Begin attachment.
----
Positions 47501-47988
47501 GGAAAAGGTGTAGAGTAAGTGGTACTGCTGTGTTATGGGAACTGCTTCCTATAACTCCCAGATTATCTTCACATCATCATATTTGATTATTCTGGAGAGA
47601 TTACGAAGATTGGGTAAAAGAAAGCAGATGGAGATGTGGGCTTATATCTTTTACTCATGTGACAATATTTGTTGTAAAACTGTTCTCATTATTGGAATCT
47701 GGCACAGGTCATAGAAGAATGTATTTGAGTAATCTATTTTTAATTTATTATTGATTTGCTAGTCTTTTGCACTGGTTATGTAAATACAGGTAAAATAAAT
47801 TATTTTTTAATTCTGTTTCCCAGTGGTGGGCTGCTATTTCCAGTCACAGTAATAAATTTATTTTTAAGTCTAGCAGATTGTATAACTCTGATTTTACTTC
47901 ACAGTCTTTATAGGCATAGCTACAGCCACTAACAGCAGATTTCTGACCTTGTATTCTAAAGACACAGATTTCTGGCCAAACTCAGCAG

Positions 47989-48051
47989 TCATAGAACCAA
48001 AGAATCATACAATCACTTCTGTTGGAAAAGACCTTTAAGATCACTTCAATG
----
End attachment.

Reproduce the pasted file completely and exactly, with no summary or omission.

Positions 47501-47988
47501 GGAAAAGGTGTAGAGTAAGTGGTACTGCTGTGTTATGGGAACTGCTTCCTATAACTCCCAGATTATCTTCACATCATCATATTTGATTATTCTGGAGAGA
47601 TTACGAAGATTGGGTAAAAGAAAGCAGATGGAGATGTGGGCTTATATCTTTTACTCATGTGACAATATTTGTTGTAAAACTGTTCTCATTATTGGAATCT
47701 GGCACAGGTCATAGAAGAATGTATTTGAGTAATCTATTTTTAATTTATTATTGATTTGCTAGTCTTTTGCACTGGTTATGTAAATACAGGTAAAATAAAT
47801 TATTTTTTAATTCTGTTTCCCAGTGGTGGGCTGCTATTTCCAGTCACAGTAATAAATTTATTTTTAAGTCTAGCAGATTGTATAACTCTGATTTTACTTC
47901 ACAGTCTTTATAGGCATAGCTACAGCCACTAACAGCAGATTTCTGACCTTGTATTCTAAAGACACAGATTTCTGGCCAAACTCAGCAG

Positions 47989-48051
47989 TCATAGAACCAA
48001 AGAATCATACAATCACTTCTGTTGGAAAAGACCTTTAAGATCACTTCAATG